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Posted 13 November 2012 - 21:38

The days of Dennis, Williams, Todt, Briatore, Jordan, etc. are long gone.

I would say Horner is better team principal than Domenicalli or Whitmarsh. So I would say he certainly will go down in history books but not on same level as the above mentioned.

hmm.. Did Horner start a team from scratch? :)

#7 BackmarkerUK

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Posted 13 November 2012 - 21:39

hmm.. Did Horner start a team from scratch? :)


He started a team from scratch. Just not the F1 team he manages.

#8 H2H

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Posted 13 November 2012 - 21:49

Horner seems quite a disliked person on the forums and barely ever gets any proper praise. It looks like all RBR success has been credited to Newey with others been left out. A lot has been discussed about Vettel, but now let's take a look at Christian Horner. There have been many negative comments about him (mostly about appearances in the media), but is there a genious hiding behind the facade we don't see?

The fact is that Red Bull Racing keeps winning world championships, year in, year out. Ok, WDC of 2012 hasn't been clinched yet, but WCC of 2012 pretty much is. Horner as a team boss is responsible for the whole organization, so if the whole team is doing well, he must be doing something right. It looks like he is really good at team management and everyone in the team knows what they are doing and do it well and efficiently. Red Bull's car development speed is well-praised, but in addition to that their strategies, pitstops, trackside operations, etc, are all pretty good as well. So Horner has managed to establish and keep a very high-level all-round top team together for a long period.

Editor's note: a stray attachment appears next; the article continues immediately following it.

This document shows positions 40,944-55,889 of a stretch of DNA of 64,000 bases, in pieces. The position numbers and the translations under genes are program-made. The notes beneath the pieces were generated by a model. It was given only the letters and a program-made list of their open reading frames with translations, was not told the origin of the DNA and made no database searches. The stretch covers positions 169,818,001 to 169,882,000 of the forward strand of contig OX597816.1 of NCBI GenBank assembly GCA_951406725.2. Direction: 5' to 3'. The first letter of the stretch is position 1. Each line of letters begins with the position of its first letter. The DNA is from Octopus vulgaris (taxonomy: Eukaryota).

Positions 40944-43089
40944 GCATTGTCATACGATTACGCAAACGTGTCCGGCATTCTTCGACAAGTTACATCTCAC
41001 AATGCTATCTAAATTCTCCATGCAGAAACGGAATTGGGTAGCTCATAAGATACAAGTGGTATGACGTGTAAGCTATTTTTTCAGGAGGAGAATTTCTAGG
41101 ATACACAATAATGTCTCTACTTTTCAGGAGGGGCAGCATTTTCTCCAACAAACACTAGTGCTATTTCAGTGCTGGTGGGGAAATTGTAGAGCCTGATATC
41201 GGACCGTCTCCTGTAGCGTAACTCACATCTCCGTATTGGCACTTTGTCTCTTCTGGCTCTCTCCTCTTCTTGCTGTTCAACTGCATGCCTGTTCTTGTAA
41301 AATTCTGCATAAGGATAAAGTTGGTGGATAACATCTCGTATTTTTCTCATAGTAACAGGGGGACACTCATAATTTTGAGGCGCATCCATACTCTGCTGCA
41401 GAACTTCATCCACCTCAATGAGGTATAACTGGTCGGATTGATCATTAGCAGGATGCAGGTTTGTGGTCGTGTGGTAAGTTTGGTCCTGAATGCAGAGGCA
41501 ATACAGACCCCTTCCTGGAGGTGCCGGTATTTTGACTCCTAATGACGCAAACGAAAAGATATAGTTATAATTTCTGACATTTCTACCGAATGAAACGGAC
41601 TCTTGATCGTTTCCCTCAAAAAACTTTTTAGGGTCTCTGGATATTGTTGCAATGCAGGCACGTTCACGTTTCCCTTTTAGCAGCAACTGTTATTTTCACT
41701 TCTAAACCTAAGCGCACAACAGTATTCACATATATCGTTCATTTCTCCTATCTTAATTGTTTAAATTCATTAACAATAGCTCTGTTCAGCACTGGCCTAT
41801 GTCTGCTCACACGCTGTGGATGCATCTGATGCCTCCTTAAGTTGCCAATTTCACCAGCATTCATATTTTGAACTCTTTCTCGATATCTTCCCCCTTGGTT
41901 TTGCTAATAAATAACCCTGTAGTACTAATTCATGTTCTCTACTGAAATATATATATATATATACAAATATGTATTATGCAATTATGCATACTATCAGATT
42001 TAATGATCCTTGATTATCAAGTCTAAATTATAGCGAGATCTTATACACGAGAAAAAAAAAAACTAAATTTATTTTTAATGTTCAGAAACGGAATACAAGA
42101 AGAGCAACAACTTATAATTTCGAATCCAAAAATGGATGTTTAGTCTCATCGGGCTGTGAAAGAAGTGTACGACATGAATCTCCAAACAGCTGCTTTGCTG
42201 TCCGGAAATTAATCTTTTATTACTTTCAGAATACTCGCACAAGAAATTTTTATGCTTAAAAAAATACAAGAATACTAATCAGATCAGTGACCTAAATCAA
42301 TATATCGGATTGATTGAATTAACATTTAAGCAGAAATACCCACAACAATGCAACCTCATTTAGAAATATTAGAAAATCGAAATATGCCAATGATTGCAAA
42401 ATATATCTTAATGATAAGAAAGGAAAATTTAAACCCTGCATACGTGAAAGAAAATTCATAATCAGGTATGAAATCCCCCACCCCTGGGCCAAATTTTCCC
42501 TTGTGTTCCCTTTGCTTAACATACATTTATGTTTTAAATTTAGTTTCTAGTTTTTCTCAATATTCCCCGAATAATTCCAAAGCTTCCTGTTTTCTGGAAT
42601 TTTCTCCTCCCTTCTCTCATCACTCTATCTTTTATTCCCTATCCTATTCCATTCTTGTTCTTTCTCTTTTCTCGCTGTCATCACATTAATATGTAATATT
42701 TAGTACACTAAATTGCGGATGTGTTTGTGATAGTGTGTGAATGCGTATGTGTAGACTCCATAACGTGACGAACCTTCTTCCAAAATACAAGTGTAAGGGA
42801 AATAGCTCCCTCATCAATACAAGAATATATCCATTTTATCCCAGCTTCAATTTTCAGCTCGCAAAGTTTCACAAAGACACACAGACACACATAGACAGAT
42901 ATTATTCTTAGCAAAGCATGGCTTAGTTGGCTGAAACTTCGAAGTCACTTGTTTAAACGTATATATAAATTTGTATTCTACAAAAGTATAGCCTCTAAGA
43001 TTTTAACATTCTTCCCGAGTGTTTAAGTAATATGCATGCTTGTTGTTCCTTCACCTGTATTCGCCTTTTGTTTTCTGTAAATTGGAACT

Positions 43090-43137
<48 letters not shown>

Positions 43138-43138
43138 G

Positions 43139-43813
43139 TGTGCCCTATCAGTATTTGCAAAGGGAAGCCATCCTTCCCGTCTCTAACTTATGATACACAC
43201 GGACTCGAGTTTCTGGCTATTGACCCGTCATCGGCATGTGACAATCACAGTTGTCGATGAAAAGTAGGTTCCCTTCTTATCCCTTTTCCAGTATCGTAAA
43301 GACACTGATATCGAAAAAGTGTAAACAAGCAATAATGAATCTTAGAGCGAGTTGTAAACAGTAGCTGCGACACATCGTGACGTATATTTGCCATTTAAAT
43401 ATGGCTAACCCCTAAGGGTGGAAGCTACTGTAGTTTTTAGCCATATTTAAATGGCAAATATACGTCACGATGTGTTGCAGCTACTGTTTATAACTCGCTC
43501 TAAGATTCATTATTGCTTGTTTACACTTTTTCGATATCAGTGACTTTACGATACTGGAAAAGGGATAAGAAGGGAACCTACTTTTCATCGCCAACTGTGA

Will he go into the history as a Great in his field (which is F1 team management)? Even if he is not recognized as such now and people are often not really thinking about it from such perspective? I often see Whitmarsh and Domenicali getting criticized for not being able to lead their respective legendary teams well enough. Brawn is highly-rated, but has not been able to deliver at Merc. Is Horner the real deal compared to all of them?


Most of the dislike has obviously to do with his success and the envy of the fans of other teams. So far he has done an excellent overall job and at a very young age at that.



#9 Risil

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Posted 13 November 2012 - 21:52

In my opinion, the central figure in RBR's success will always be Newey.


Not Mateschitz?

#10 Tonka

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Posted 13 November 2012 - 22:16

Horner has it easy compared to other TP's. He's not had to chase sponsors for starters. His results are not tied to sales of any sort. There's no corporate image to protect, so his drivers are happy bunnies. Finally, he's winning.

Let's see how long he lasts when RB stop winning.





#11 amppatel

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Posted 13 November 2012 - 22:26

Horner has it easy compared to other TP's. He's not had to chase sponsors for starters. His results are not tied to sales of any sort. There's no corporate image to protect, so his drivers are happy bunnies. Finally, he's winning.